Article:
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David Clewell

I Could Care Less, Said the Bartender

Why Plans 1 Through 8 From Outer Space Came Undone--
and Plan 9, Too, For That Matter


I Could Care Less, Said the Bartender

He didn’t want to hear about the goddamn New York Mets.
What he meant, of course, was that he couldn’t. Care less,
I mean. Technically speaking, I suppose he could have cared less
when it came to his hometown St. Louis Cardinals,
whose hat was perched on top of his 350-easy pounds,
and about whom he cared perhaps a bit more than he should,
if his voice getting louder through his shortness of breath
was any indication.

                                 I thought for a moment I could tell him
precisely the error of two of his ways, at least. But my healthy concern
for his size and his general disposition suggested I probably
shouldn’t. I mean, of course, that I couldn’t. Tell him what he’d meant
to say, that is. Or I wouldn’t, just then, if I were you
and you’d been there instead of me, that close to undoing Mr. 350-easy,
his face flushed as red as his beloved Cardinals. That close
to the baseball bat he kept behind the bar,
signed on the fattest part of the barrel by Stan the Man Musial himself.


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Why Plans 1 Through 8 From Outer Space Came Undone
and Plan 9, Too For That Matter

                   --for TJ—pro wrestling’s “Swedish Angel” and Planet Earth’s
                      ace-in-the-hole, thanks to his friend Ed Wood’s own, keener
                      sense of planning and direction


No Tor Johnson.
No Tor Johnson.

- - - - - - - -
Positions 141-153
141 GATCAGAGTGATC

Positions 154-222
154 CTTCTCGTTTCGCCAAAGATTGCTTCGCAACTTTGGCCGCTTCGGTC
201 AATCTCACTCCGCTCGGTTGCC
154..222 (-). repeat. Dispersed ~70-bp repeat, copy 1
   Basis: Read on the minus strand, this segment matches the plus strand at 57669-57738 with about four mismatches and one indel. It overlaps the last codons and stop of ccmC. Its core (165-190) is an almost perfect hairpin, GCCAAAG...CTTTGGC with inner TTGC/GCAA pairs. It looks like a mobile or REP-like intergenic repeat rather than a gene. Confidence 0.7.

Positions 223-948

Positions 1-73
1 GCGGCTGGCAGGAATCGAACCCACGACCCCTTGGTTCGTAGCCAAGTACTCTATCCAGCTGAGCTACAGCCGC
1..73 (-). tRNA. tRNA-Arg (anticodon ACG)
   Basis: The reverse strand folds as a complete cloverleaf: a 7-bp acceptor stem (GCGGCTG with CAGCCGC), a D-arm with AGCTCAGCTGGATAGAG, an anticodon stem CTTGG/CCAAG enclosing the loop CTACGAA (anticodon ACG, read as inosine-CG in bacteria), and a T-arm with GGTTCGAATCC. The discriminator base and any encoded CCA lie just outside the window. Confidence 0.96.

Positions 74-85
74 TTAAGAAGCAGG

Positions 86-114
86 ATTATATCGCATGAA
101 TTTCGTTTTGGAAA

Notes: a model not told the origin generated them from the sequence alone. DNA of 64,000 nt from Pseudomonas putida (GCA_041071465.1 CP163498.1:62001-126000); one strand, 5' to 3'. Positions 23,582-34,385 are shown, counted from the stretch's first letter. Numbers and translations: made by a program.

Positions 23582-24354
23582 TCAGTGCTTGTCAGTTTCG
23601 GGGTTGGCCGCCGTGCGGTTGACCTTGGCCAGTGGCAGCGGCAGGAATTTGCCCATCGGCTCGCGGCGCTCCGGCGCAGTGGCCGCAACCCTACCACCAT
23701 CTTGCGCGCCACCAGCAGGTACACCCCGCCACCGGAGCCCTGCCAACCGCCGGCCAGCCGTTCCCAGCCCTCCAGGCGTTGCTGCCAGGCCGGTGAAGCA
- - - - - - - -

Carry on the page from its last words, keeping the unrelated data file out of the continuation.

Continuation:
No Tor Johnson. 
No Tor Johnson.
No Tor Johnson.
No Tor Johnson.
No Tor Johnson.
No Tor Johnson.

Way too much Tor Johnson.



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David Clewell is the author of eight collections of poetry—most recently, The Low End of Higher Things (University of Wisconsin Press)—and two booklength poems, The Conspiracy Quartet and Jack Ruby’s America. His work regularly appears in a wide variety of national magazines and journals—including Poetry, Harper’s, The Georgia Review, New Letters, The Kenyon Review, and Boulevard--and has been represented in over sixty anthologies.

Among his honors are several book awards: the Felix Pollak Poetry Prize (for Now We’re Getting Somewhere), National Poetry Series selection (for Blessings in Disguise), and the inaugural Four Lakes Poetry Prize for Taken Somehow By Surprise, his new collection forthcoming in Spring 2011. He is currently the Poet Laureate of Missouri.

Clewell teaches writing and literature at Webster University in St. Louis, where he also directs the English Department’s creative writing program. His collection of Charlie the Tuna iconography is now the largest in private curatorship. And don’t even get him started on the subject of flying saucers.

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